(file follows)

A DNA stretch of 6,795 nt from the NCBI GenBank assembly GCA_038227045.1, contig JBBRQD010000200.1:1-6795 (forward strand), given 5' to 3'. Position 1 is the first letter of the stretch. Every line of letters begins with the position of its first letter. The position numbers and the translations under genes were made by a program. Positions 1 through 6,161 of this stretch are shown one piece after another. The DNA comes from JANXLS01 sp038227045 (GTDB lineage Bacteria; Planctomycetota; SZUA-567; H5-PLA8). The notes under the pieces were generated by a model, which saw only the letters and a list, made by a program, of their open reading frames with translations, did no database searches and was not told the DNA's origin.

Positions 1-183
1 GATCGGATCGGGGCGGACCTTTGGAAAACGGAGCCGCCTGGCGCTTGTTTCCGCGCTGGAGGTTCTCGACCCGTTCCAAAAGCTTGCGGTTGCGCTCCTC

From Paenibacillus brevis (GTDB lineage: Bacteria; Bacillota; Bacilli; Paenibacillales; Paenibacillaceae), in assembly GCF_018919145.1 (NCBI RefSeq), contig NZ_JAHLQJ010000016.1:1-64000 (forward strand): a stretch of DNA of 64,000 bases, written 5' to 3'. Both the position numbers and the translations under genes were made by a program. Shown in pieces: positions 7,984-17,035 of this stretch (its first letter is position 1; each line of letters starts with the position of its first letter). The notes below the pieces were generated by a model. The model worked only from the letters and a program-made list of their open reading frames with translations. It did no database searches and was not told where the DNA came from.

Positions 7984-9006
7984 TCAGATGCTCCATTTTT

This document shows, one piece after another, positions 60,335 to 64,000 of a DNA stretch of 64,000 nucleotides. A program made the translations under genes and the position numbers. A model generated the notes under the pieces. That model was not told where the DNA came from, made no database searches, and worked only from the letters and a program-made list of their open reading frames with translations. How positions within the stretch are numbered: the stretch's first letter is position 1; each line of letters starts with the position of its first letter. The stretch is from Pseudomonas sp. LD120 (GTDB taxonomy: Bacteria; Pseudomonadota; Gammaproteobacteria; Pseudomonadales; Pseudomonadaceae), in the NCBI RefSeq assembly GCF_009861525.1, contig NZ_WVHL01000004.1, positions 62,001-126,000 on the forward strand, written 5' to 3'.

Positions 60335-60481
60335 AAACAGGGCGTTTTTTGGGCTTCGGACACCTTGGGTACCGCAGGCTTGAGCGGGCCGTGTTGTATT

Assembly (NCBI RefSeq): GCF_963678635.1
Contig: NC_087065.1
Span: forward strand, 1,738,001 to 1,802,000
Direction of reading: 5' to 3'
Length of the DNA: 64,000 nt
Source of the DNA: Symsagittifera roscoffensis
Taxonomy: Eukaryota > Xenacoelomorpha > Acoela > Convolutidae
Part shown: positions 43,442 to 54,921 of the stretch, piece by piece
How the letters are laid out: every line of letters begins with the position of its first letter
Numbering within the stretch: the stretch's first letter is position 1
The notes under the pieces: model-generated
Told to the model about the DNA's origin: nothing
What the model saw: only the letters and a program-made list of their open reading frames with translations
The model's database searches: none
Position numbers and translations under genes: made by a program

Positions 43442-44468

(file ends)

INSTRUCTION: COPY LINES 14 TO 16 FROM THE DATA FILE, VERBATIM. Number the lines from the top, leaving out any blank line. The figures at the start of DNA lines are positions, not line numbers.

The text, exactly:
Length of the DNA: 64,000 nt
Source of the DNA: Symsagittifera roscoffensis
Taxonomy: Eukaryota > Xenacoelomorpha > Acoela > Convolutidae